Association between serum osmolarity and mortality in patients who are critically ill: a retrospective cohort study.

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Association between serum osmolarity and mortality in patients who are critically ill: a retrospective cohort study.

BMJ Open. 2017 May 09;7(5):e015729

Authors: Shen Y, Cheng X, Ying M, Chang HT, Zhang W

Abstract
OBJECTIVES: This research aims to explore the association between serum osmolarity and mortality in patients who are critically ill with specific categories of disease.
DESIGN: A retrospective cohort study.
SETTING AND PARTICIPANTS: Data were extracted from an online database named 'Multiparameter Intelligent Monitoring in Intensive Care II'. 16 598 patients were included.
METHODS: Patients were divided into six disease subgroups based on the diagnosis at admission: cardiac, cerebral, vascular, gastrointestinal, respiratory and non-respiratory. The association between maximum osmolarity (osmolaritymax) and hospital mortality in each subgroup was evaluated using osmolaritymax as a design variable (six levels).
RESULTS: Analysis of the 16 598 patients revealed a 'U'-shaped relationship between osmolarity and mortality with a threshold of 300 mmoL/L. For patients with non-respiratory disease, both hypo-osmolarity and hyperosmolaritymax were associated with increased mortality, with the OR increasing from osmolaritymax level 3 (OR: 1.98, 95% CI 1.69 to 2.33, p<0.001) to level 6 (OR: 4.45, 95% CI 3.58 to 5.53, p<0.001), using level 2 (290-309 mmoL/L) as the reference group. For patients with respiratory disease, however, neither hypo-osmolarity nor hyperosmolaritymax was significantly associated with mortality (levels 1 to 5) except for extreme hyperosmolaritymax (≥340 mmoL/L, OR: 2.03, 95% CI 1.20 to 3.42, p=0.007). ORs of mortality in the other four subgroups (cardiac, cerebral, vascular, gastrointestinal) were similar, with OR progressively increasing from level 3 to 6. In all six subgroups, vasopressin use was consistently associated with increased mortality.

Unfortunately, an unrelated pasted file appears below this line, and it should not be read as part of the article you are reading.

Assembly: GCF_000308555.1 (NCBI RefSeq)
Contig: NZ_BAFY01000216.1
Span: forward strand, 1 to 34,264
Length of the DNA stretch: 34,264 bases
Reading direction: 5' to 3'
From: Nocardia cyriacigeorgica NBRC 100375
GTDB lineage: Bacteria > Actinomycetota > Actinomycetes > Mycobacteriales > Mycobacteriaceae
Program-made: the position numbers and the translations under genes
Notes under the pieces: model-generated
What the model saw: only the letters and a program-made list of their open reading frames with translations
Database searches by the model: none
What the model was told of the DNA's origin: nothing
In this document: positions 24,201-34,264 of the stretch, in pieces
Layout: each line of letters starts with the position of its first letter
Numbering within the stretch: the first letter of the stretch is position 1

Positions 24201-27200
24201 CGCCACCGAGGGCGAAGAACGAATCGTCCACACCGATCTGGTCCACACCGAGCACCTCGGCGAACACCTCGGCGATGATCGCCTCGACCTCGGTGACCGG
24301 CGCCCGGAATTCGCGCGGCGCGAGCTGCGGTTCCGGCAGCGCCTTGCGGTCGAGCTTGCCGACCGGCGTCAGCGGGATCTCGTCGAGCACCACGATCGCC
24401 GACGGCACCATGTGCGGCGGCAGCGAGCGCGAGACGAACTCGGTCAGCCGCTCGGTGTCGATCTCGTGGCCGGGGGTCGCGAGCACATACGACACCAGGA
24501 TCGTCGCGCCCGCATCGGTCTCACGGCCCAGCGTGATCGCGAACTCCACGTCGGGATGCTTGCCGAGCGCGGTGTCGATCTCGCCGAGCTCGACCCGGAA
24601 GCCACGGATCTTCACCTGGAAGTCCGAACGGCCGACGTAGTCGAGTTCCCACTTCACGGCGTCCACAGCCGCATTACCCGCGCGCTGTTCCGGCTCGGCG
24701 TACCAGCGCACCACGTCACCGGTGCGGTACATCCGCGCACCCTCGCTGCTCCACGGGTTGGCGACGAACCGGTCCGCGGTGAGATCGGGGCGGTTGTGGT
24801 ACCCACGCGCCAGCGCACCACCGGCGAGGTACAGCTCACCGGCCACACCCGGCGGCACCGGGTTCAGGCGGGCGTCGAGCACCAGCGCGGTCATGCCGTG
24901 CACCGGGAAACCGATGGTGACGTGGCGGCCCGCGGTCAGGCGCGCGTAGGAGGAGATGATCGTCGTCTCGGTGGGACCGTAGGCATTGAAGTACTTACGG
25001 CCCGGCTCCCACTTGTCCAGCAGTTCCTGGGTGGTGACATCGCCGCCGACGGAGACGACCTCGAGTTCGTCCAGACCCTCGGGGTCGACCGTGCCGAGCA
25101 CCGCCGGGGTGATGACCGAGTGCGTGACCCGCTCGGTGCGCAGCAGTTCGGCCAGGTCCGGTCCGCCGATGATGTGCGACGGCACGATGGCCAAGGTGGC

CONCLUSIONS: Hyperosmolarity is associated with increased mortality in patients who are critically ill with cardiac, cerebral, vascular and gastrointestinal admission diagnoses, with thresholds at 300 mmoL/L. For patients with respiratory disease, however, no significant association was detected.

PMID: 28490564 [PubMed - in process]

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